It’s hard to find much wrong with this record. Personally, I think the mix on the vocals had some issues in a few places, but for the most part, I just went along with the album. It’s enjoyable as you follow around each of the corners and twists and turns.  Let’s hope for more rock like this as we wrap up 2008.

Oxford Collapse returns to Austin on August 27th at The Mohawk, but as of yet, tickets are not readily available.

Have a listen to a new song from their album:

[audio:http://austintownhall.com/wp-content/uploads/2008/08/birthdaywars.mp3]

Download: Oxford Collapse – Birthday Wars [MP3]

Grand Archives @ Stubbs (6/21)

Grand Archives will be coming to Stubbs this Saturday in support of their recently released album Grand Archives. The band will be joined by label mate Sera Cahoone who will be showcasing songs off her recent Sub Pop release Only as the Day is Long. You can find tickets to the show on Stubbs website for only $10 or you can get one at the show for $12. ATH will be on hand for what should be a stellar show, with a full review and pictures of the show coming early next week. Songs from Grand Archives & Sera Cahoone can be found below:

[audio:http://austintownhall.com/wp-content/uploads/2008/06/couch.mp3]

Download: tornbluefoamcouch.mp3

[audio:http://austintownhall.com/wp-content/uploads/2008/06/long.mp3]

Download: onlyasthedayislong.mp3

Wolf Parade – At Mount Zoomer

Rating: ★★★☆☆

From the minute Apologies to the Queen Mary came out a few years back I couldn’t wait to get my hands on the new Wolf Parade album.  I loved that record so much so that I bought everything released by all the members of the band. But, it seems as if all those side-projects sucked the life out of the band.

“Soldier’s Grin” starts out the record promisingly.  It’s an upbeat song from the get-go; the kind of song that we know the band will blow you away in the live setting–and they will blow you away live–I hope.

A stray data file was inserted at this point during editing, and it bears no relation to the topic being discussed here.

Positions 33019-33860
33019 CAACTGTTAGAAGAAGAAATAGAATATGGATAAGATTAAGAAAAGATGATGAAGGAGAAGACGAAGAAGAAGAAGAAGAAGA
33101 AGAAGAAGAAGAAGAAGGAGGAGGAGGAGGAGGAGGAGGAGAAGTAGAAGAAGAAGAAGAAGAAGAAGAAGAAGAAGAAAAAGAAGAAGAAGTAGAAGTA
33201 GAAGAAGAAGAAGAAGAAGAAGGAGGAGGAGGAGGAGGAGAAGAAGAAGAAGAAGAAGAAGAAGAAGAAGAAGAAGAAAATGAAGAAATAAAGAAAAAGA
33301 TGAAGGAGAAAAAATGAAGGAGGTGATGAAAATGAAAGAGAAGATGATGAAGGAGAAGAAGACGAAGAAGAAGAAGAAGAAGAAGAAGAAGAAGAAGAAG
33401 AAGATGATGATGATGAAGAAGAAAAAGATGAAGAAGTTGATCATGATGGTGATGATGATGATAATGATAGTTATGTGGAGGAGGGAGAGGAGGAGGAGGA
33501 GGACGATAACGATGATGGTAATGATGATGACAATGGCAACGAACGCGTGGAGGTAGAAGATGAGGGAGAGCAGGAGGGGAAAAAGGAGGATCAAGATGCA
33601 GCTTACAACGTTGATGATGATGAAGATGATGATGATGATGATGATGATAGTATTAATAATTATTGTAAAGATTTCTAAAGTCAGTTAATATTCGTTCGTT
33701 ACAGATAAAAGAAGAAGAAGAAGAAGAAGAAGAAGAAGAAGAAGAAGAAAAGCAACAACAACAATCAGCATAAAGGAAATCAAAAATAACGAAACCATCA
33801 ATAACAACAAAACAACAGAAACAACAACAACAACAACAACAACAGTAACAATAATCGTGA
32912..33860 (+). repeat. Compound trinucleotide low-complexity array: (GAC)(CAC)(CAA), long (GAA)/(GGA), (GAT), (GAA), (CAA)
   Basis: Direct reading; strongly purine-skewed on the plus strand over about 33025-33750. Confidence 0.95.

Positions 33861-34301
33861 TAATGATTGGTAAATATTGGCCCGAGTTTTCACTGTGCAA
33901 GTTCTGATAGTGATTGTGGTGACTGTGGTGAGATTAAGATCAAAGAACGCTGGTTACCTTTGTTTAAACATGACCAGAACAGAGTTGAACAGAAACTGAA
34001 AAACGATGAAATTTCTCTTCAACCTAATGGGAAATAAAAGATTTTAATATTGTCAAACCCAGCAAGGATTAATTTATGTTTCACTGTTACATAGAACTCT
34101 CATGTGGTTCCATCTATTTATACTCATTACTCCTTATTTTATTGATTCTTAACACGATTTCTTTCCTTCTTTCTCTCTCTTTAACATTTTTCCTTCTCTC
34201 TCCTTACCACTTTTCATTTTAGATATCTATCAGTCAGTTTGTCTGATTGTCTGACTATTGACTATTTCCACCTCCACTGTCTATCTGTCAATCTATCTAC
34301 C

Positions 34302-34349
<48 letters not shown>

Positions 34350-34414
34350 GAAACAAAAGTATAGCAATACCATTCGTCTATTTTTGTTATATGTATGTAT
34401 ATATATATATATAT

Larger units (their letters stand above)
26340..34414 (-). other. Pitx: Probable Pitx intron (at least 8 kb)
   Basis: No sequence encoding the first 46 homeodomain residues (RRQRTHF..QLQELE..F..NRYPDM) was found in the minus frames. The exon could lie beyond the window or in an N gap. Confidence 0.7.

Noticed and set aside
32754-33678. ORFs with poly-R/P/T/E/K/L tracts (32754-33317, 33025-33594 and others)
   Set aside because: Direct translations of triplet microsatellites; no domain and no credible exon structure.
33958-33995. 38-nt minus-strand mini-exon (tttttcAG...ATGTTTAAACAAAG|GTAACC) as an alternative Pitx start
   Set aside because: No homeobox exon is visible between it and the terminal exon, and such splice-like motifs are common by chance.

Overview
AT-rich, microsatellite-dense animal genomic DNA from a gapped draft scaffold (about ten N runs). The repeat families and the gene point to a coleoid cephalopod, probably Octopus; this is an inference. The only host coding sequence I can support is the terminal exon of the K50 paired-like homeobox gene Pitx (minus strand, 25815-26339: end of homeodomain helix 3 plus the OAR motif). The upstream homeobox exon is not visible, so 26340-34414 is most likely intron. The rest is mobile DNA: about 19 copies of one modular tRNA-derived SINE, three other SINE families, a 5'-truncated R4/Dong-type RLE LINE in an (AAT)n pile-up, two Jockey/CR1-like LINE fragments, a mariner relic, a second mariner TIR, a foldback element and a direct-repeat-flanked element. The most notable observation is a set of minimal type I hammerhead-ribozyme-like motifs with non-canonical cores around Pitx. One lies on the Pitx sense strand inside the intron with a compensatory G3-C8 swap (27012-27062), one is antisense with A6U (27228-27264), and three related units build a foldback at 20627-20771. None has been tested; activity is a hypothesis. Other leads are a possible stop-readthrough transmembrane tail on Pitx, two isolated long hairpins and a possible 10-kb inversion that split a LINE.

From here, you get the best two songs on the album in succession, those being “Call it a Ritual” and “Language City.”  Both songs are full of keyboards/piano bouncing heavily along, with just enough grit and clarity in the music to make them both exceptional songs.  It’s at this point in the album that we find Wolf Parade at their best, with Spencer Krug yelping at his best.

From here it starts to gently slide away in the wrong direction.  I’ll admit this: the chorus on the 5th track,”California Dreamer,” is really a rocking moment–once again I salivate at live possibilities–but the rest of the song doesn’t have much to it. Then you have the final good moment of the album,”The Grey Estates.”  Something about Dan Boeckner’s voice is one of my favorites.

That’s it though…the remaining three tracks of the album seem to me as if the band lost some steam. The songs don’t seem to be as fleshed out musically as the previous 6, and they come off sounding like skeletons of mediocre songs, or B-sides of one of the various side-projects.

My other complaint is that the vocals have matured.  They’ve lost that oddity in their vocals, which-personally-takes a lot of the really interesting moments away from the band.  These fellows come off sounding half-hearted, but like I said, this is only apparent in the last three songs.

All in all, this is a record worth listening to, but I’m just not sure how many repeated listens those first few songs really garner when paired with the latter half of the album.

Rest assured, the band will bring the rock when they come to La Zona Rosa on July 25th–this is a must see.  You can buy tickets for the show at this fancy place .